The move away from the ANC to the MKP is largely in KZN, so not a general phenomenon that indicates a split within the party's national support base. At first glance, it would appear that the massive loss of support for the ANC in KZN was the result of a set of competing ideas that came to life within the ANC. The alienation, and the experience of injustice, victimhood and marginalisation, provided the source material for the MKP, with minimal persuasion, to get 2,344,309 people to vote for a new party with a historical military connection.

The MKP is not the result of ideological differences and disputes in Luthuli House. The populism and ideological preferences of the MKP provide ways for the fighting renegades to define themselves, but the manifesto of Jacob Zuma's new political home is as predictable as an unregistered shelf company and can possibly also be understood as a reactionary response to Ramaphosa's  “renewal” project. In fact, the MKP leadership's fixation with Ramaphosa can be traced directly to his role in Zuma's humiliating “recall" as president of South Africa.

Despite allegations of Russian funding, the MKP did not really have the financial capacity to launch an extensive grassroots propaganda campaign. The party's support base and its political leadership know exactly what their grievances are, but they will need time to formulate an ideological consensus. Incidentally, there is not really a substantial ideological difference between the political troubles of the current chairperson of the ANC's provincial executive committee, Siboniso Duma — which led to the rift between him and Ramaphosa — and the emergence of the MKP. Not all ANC members who are sympathetic to Zuma have  defected to the MKP.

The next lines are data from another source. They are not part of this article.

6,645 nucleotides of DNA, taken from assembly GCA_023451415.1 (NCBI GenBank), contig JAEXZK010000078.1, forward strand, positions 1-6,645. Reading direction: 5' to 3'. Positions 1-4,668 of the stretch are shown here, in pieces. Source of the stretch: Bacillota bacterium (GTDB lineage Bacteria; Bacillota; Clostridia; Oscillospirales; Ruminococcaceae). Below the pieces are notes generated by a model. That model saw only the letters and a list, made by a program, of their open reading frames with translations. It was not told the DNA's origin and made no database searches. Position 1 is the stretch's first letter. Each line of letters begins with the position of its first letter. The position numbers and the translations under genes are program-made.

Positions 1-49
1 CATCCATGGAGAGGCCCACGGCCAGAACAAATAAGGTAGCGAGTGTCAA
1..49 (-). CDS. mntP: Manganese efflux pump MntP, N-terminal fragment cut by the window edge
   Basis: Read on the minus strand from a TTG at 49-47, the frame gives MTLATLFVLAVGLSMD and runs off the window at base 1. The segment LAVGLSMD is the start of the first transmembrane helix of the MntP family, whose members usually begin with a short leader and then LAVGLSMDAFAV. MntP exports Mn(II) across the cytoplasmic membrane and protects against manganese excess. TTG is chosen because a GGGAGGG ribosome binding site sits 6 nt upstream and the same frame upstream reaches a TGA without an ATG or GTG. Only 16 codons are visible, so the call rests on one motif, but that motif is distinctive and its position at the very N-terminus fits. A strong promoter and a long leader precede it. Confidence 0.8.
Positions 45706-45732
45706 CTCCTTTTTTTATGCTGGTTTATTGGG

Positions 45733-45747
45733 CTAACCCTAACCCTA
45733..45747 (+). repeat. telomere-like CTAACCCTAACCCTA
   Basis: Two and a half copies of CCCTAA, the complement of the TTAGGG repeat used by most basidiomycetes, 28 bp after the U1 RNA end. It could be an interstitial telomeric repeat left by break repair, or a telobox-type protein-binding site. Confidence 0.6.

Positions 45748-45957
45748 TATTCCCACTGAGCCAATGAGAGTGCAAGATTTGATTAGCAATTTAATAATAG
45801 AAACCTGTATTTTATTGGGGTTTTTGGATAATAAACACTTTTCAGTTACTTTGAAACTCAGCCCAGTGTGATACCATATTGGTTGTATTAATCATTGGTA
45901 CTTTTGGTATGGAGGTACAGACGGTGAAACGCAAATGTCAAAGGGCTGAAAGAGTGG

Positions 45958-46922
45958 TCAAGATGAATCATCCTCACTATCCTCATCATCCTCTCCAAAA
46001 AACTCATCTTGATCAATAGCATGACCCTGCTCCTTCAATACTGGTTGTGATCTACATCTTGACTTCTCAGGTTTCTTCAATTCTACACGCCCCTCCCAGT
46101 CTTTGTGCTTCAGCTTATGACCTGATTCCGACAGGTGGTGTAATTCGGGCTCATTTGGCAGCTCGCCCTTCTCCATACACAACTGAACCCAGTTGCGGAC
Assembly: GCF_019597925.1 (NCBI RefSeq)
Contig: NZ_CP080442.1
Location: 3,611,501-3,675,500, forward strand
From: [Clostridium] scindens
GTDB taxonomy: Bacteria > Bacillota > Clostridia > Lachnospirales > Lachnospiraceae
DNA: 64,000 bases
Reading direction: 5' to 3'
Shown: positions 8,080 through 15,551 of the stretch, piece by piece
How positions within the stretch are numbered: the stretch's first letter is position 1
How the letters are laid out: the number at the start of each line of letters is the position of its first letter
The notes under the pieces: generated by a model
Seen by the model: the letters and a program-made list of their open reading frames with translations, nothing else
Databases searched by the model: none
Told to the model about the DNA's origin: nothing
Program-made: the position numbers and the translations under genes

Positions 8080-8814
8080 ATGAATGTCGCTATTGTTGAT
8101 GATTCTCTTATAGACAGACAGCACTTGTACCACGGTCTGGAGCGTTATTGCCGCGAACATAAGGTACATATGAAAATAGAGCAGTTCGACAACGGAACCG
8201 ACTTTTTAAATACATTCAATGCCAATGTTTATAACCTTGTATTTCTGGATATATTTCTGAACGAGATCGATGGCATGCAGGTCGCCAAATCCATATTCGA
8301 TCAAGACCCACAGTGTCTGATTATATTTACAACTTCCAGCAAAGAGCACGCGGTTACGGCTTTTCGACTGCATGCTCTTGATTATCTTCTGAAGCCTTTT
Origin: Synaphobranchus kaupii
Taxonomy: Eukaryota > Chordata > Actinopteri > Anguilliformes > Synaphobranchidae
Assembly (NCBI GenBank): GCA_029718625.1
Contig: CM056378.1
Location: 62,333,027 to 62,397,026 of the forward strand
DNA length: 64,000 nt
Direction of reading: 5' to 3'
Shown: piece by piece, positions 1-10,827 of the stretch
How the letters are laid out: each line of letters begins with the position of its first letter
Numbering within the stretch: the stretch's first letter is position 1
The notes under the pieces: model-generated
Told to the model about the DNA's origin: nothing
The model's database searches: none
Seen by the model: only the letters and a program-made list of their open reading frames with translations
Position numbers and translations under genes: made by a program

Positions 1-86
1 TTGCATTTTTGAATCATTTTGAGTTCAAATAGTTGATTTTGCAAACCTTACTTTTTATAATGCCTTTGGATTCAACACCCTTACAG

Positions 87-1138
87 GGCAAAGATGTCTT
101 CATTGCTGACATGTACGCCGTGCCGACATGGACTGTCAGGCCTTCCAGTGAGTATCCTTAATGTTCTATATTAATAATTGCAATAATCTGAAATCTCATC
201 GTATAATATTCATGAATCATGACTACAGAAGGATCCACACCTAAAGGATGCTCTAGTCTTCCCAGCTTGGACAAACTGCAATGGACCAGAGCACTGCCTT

The MKP's policy points of departure and election themes include that the constitution is the product of a colonial logic, with roots in Roman-Dutch law and without the necessary understanding of African justice. The party wants to hold a referendum to scrap the 1996 constitution and replace it with a parliamentary system with or without a codified constitution. In fact, it wants to tear up the constitution. However, this radical stance is more a reaction to Zuma's perpetual, Stalingrad-like struggle in the courts than it is an ideological point of departure.

In terms of policy and legislation, the MKP believes in the expropriation of all land without compensation and the transfer of property rights to the people under the supervision of the state and traditional leadership. The MKP blames the ANC for failing black economic empowerment for businesses owned by individuals in marginalised communities, including black people, women and young entrepreneurs. Some analysts claim that the decay of the supply and value chains in KZN due to systemic corruption and the lack of economic growth is a specific source of alienation among tenderpreneurs within the ANC which now forms the core of the MKP's resentment.